The conductor support 184 is best seen in FIG. 7. The conductor support 184 is held in a substantially upright position or any angular position by a conductor support thumbscrew clamp 196. Similar to the thumbscrew clamps 188, the conductor support thumbscrew clamp 196 includes a conductor support plate 202, a thumbscrew cap 198 with a threaded rod portion 200, and a spring steel squeezing member 198. The threaded portion 200 freely extends through the conductor support plate 202 and threadably engages the squeezing member at the other end. As is easily understood, when the cap screw 198 is turned in the proper direction, the squeezing member 186 is placed in a clamping position frictionally engaging the rod 186 and providing sufficient support so that the conductor 184 can be positioned along any point of the rod 186 and in any selected angular position.
The conductor support 184 further includes a conductor clamp 204 for clamping and holding a conductor 205 of the cable 21 in a secure and fixed position while the conductor is being spliced. The conductor clamp 204 includes a thumbscrew cap 206, a clamping plate 208, a conductor gripping member 210, and a threaded rod 212, fixedly attached at one end to the clamping plate 208, extending through the conductor support plate 202 and threadably engaging the thumbscrew cap 206 at the other end. As is easily understood from the figures, when the cap screw 206 is turned in the proper direction, the conductor 205 is frictionally held in position by being squeezed by the gripping member 210 against the support plate 202. The conductor clamp 204 is also used to hold ground conductors and other types of conductors during splicing.
In use, the apparatus 10 of the present invention is used to splice damaged cable on site, in an easy and efficient manner, without having to move the cable. The damaged cable, if not completely severed, is cut in two and the damaged portion of the cable removed. As illustrated in FIG. 2, one end portion 214 of the cable 21 is supported on the cable support 38 and placed on the lower cable grip 142 of the clamping mechanism in a forward position, as illustrated in FIG. 4. The upper semi-cylindrical cable grip 140 is then placed on the cable and the upper and lower housings 120 and 126 are secured to each other by tightening bolts 136 and 138, as illustrated in FIG. 3. The upper securing plates 100 and 102 are then placed in a clamping position to prevent the device 110 and the cable from moving along the longitudinal axis or in a radial direction. In addition, the brake 160 is also tightened to prevent the device 110 from rotating in an angular direction. The cap screws 146 are threaded sufficiently inwardly so that the cable gripping plates 140 and 142 frictionally grip the outer insulative surface of the cable 21 to prevent longitudinal movement of the cable.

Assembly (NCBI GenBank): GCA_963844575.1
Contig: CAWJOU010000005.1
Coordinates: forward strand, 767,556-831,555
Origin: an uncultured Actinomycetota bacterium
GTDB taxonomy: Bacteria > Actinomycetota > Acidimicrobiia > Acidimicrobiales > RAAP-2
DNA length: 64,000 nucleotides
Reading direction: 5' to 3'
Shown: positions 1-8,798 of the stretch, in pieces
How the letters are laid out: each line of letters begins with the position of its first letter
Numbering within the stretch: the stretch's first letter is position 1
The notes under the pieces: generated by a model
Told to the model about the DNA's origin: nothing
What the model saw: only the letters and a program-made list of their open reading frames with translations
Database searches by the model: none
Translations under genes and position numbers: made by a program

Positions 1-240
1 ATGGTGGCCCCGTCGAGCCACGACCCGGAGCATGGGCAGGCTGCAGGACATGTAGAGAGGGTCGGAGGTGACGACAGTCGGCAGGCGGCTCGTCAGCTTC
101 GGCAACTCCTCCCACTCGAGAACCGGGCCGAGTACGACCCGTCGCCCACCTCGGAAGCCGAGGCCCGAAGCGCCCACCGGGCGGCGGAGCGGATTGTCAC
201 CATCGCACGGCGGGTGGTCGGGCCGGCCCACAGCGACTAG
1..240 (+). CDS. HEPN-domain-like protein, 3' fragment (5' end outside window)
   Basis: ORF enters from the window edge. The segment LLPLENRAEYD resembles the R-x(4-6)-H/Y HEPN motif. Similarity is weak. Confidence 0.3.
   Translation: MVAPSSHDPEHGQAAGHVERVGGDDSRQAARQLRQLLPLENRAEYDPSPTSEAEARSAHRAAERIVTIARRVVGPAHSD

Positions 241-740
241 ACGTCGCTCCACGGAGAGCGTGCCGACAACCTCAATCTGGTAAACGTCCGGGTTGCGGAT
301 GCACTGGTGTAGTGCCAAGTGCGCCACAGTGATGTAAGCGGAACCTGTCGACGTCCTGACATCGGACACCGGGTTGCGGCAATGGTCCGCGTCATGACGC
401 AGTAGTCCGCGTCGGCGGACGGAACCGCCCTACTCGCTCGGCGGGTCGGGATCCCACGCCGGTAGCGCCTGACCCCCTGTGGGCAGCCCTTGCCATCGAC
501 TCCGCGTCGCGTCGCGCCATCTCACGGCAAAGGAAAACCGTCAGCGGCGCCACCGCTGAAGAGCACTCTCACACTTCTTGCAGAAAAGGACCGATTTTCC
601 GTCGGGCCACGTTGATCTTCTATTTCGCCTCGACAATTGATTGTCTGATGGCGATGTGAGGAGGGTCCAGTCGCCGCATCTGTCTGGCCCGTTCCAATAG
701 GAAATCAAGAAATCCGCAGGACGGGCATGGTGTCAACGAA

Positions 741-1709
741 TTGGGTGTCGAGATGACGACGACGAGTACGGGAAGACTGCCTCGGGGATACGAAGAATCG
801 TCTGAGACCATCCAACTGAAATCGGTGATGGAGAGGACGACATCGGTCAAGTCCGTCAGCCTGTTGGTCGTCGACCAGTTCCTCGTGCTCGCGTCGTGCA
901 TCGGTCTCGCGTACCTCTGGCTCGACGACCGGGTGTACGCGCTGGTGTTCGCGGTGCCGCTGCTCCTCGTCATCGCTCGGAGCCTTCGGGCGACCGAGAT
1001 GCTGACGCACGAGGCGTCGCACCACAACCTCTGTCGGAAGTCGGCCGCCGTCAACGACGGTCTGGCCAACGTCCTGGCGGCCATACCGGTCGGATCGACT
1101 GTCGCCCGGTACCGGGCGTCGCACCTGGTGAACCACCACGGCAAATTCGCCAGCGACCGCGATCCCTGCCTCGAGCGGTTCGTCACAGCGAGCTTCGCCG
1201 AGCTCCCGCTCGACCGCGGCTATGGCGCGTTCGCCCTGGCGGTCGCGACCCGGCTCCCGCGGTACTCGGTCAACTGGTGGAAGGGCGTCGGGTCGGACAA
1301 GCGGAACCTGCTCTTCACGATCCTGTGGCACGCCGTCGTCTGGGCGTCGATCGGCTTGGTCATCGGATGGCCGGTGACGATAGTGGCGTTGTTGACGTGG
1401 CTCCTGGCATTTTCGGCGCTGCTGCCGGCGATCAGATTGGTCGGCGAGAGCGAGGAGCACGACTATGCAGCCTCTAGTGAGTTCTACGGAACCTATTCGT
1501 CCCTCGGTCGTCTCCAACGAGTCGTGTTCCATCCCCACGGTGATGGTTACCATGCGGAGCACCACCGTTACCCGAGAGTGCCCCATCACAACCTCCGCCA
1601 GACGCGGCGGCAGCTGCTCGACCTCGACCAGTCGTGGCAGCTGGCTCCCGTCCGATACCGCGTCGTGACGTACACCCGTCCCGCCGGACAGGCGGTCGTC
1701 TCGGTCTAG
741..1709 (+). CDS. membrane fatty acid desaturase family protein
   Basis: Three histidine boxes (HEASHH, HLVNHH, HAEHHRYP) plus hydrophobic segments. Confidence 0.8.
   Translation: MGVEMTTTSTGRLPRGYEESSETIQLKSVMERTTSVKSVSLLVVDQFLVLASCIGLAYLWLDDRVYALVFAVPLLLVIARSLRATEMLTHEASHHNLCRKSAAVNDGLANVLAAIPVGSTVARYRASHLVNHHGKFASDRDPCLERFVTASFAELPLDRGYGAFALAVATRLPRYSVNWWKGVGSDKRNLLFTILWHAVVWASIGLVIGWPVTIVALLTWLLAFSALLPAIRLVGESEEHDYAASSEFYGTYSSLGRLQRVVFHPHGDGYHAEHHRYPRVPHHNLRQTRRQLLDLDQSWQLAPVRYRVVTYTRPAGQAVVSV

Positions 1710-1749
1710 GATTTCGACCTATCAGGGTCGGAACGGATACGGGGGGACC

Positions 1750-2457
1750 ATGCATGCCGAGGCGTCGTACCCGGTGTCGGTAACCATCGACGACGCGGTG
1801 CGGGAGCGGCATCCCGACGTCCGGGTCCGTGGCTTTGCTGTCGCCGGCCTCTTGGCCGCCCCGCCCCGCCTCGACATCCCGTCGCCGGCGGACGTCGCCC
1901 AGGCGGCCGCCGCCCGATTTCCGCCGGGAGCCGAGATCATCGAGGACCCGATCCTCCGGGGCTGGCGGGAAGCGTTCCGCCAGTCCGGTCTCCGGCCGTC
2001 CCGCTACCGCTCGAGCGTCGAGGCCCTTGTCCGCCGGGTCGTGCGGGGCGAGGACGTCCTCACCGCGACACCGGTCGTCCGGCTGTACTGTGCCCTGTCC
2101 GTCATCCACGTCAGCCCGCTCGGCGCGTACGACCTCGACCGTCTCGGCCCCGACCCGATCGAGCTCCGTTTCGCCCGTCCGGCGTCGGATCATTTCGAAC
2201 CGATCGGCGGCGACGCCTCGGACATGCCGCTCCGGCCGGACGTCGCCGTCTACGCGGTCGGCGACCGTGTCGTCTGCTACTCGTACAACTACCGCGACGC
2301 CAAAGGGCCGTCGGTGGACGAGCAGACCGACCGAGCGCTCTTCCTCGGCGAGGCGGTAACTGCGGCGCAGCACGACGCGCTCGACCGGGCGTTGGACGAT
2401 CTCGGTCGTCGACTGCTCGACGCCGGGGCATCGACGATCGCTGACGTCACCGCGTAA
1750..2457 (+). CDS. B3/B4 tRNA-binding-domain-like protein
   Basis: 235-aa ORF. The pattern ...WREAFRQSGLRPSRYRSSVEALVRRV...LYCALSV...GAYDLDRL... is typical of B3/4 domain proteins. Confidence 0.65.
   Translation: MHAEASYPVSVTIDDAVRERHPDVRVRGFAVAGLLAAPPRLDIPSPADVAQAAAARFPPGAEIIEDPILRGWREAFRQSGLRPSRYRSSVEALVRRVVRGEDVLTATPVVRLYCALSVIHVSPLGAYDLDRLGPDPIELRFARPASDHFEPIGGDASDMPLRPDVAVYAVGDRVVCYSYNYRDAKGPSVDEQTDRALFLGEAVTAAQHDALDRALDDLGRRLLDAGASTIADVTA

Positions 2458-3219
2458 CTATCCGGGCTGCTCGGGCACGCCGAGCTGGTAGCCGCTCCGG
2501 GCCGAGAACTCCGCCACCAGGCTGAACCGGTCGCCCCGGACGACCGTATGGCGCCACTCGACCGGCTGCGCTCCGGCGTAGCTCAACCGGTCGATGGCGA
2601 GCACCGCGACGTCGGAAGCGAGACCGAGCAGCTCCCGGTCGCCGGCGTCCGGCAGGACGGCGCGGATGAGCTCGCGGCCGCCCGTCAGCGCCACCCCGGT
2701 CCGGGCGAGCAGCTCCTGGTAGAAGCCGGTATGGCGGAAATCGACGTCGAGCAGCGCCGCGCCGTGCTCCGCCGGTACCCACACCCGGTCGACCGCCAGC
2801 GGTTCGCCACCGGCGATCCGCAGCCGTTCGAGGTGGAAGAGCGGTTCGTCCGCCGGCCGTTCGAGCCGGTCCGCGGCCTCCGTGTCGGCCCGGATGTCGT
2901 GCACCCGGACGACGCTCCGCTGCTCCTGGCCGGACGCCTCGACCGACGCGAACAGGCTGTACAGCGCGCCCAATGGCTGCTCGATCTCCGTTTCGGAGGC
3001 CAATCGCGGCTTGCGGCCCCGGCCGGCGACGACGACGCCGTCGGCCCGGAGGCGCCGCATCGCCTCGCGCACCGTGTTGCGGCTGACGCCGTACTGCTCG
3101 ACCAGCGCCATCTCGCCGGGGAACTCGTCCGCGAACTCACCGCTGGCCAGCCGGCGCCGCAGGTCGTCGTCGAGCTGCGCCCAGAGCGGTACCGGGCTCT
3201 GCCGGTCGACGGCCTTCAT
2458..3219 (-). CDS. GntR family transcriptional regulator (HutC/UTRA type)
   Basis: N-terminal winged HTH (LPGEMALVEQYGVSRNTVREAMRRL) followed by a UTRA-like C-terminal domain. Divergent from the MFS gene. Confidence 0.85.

A cable end portion 216 is similarly clamped within the clamping mechanism 56 as the cable end portion 214 was clamped in the clamping mechanism 54. The clamping mechanisms 54, 56 are spaced from each other so that a sufficient length of the individual conductor is disposed between the clamping mechanisms to permit the individual conductors to be separated from each other, as illustrated in FIG. 2. The individual conductors are preferably spliced in a staggered fashion and sufficient conductor length is needed to stagger the splices. An individual conductor 220 of the cable end portion 214 and an individual conductor 222 of the cable end portion 216 are placed and held in conductor clamps 204, as illustrated in FIG. 2. The ends of the conductors 220 and 222 are positioned and retained in place by the conductor clamps with the ends of the conductors substantially abutting each other. The clamping mechanism may be moved toward each other to bring the conductors closer together, after the cable ends are clamped by operating actuator 78 to extend the actuator rod and slide the clamping mechanism 54 on its supports.